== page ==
Several authors (e.g., Woodbury 1929, Chamberlin and Berry 1929, and Chamberlin and Jones 1929) have discussed this species in Utah under the name in current use, Physella virgata. Others (e.g., Chamberlin and Berry 1930, Jones 1940a, Woolstenhulme 1942a, 1942b, Chamberlin and Roscoe 1948, and Russell 1971) have treated it as Physa virgata. Russell (1971) noted: "Whether or not Physa virgata is a valid species or represents an eastern species remains to be seen." Taylor (1986) has called this species in Utah Physa squalida, which he asserted "includes P. virgata as a synonym." It is likely that other names were used in discussing this species in Utah prior to 1929, but, without reexamination of specimens, such names may not be recognizable as synonyms of Physella virgata now.
Chamberlin and Jones (1929) applied the common name the striped physella to this species.
The subspecies that occurs in Utah is probably the type race Physella virgata virgata. It is also likely that the race Physella virgata berendti is represented in Utah, and it is possible that the race Physella virgata concolor may also be present in this state.
Status in Utah
This species is known, at least historically, from scattered localities throughout Utah. It has been reported from 18 localities in 12 counties: Washington County (Woodbury 1929, Chamberlin and Jones 1929, Jones 1940a), Iron County (Chamberlin and Jones 1929), Salt Lake County (Chamberlin and Jones 1929), Cache County (Chamberlin and Jones 1929), San Juan County (Chamberlin and Berry 1929, Chamberlin and Jones 1929), Grand County (Chamberlin and Berry 1929, Chamberlin and Jones 1929), Carbon County (Chamberlin and Berry 1929, Chamberlin and Jones 1929), Wayne County (Chamberlin and Berry 1930), Juab County (Russell 1971), Tooele County (Woolstenhulme 1942a), Wasatch (Woolstenhulme 1942b), and Summit (Woolstenhulme 1942b).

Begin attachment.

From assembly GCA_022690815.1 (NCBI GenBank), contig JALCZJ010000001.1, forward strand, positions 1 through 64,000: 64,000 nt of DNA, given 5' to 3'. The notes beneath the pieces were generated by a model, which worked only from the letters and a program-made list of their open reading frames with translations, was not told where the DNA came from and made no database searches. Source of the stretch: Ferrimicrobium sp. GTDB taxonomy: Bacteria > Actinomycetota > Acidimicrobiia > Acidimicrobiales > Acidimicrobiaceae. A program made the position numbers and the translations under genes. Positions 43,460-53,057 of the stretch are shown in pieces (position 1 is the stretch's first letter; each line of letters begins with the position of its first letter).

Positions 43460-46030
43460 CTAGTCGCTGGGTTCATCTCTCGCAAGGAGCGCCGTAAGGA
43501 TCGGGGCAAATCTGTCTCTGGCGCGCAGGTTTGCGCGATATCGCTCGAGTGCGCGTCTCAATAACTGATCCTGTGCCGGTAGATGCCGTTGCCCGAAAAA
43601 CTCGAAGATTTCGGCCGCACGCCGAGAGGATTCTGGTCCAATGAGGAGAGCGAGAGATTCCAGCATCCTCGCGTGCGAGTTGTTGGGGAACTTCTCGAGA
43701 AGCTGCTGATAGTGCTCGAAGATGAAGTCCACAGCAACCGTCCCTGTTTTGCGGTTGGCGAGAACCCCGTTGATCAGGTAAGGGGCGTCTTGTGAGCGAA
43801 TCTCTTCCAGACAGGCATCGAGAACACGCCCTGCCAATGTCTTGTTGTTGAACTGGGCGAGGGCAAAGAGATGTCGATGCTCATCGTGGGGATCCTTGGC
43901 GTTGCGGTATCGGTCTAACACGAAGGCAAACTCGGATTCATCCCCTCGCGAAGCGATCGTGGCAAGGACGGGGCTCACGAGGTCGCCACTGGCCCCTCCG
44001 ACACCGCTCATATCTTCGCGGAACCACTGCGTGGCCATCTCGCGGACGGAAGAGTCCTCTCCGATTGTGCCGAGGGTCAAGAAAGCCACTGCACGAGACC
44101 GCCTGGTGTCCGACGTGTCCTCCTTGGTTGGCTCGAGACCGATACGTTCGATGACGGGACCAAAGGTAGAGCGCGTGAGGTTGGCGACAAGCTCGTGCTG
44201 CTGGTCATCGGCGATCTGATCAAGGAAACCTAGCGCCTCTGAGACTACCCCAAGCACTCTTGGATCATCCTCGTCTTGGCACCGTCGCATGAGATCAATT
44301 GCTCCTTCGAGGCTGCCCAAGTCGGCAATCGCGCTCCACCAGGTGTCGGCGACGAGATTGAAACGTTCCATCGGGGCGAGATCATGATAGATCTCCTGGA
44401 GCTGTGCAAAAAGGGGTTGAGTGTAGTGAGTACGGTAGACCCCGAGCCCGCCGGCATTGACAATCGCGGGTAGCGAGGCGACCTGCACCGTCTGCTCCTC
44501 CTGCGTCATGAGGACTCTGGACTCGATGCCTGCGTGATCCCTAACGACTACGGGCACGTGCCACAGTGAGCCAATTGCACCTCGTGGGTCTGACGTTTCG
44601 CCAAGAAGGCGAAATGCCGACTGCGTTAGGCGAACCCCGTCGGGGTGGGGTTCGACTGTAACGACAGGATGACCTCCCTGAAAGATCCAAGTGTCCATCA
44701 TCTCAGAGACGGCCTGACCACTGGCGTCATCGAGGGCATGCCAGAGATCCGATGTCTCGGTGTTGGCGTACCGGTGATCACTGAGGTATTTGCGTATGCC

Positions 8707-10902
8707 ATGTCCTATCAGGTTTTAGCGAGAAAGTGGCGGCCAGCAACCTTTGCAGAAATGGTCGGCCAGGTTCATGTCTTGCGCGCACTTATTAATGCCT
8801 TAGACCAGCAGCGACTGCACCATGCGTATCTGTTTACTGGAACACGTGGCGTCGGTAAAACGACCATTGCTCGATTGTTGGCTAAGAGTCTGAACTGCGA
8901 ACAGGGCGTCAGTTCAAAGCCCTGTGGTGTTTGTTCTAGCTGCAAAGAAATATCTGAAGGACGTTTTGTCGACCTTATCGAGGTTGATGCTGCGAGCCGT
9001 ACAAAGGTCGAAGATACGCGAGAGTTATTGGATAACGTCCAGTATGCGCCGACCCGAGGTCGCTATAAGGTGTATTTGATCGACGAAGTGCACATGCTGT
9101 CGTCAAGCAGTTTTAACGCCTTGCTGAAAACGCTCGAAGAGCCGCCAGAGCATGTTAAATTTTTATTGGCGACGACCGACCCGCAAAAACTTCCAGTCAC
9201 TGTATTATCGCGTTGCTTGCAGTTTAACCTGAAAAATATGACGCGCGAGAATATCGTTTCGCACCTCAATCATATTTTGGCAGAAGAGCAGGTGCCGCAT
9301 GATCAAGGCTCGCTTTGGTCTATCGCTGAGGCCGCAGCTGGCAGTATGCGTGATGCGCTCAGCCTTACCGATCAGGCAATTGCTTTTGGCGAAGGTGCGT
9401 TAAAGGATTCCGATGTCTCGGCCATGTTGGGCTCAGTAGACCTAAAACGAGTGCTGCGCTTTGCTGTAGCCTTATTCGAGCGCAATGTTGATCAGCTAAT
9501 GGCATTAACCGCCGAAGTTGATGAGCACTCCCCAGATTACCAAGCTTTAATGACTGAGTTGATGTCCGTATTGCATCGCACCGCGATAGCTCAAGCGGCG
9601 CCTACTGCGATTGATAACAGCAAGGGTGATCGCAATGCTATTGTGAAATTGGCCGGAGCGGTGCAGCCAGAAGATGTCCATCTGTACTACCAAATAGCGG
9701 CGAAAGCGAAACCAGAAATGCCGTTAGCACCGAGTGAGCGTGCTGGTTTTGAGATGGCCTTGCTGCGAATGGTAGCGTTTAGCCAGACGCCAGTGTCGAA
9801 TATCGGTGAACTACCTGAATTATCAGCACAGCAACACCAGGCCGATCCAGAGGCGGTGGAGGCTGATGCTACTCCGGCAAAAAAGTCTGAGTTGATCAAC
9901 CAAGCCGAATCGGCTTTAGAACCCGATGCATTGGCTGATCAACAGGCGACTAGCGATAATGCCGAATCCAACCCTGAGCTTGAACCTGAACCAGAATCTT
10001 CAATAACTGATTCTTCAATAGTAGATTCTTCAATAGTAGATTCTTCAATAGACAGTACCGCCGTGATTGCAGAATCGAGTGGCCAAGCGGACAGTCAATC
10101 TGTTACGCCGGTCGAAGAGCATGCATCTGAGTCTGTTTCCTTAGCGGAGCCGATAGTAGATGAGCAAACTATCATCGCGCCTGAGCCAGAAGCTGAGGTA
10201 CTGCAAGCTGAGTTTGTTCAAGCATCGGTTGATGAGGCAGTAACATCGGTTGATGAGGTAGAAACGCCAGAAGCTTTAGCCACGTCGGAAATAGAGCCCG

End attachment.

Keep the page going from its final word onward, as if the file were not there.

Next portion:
Little in the way of useful abundance data has been reported for this species in Utah.
Although threats to this species in Utah have not been reported, the dewatering and the alteration of aquatic habitats have been and continue to be widespread and common practices in this state. Some of the bodies of water from which the species was reported historically in Utah may no longer even exist. Population trend in this species in Utah is not known.
Inventory is needed to ascertain whether the several historical occurrences still exist as well as to determine the full extent of the distribution and abundance of this species in Utah.
Habitats Utilized in Utah
Woodbury (1929) reported: "This fresh-water snail is found in most of the clear water streams, springs, and ditches of Dixie [i.e., southwestern Utah] which are not subjected to corrasive [sic] floods. It is especially abundant in those sluggish streams or ponds where green algae abounds [sic] and upon which it appears to feed." Russell (1971) wrote: "Occurrence at Fish Springs: Physa virgata is generally found in springs and canals. This is the most widespread [mollusk] species at Fish Springs."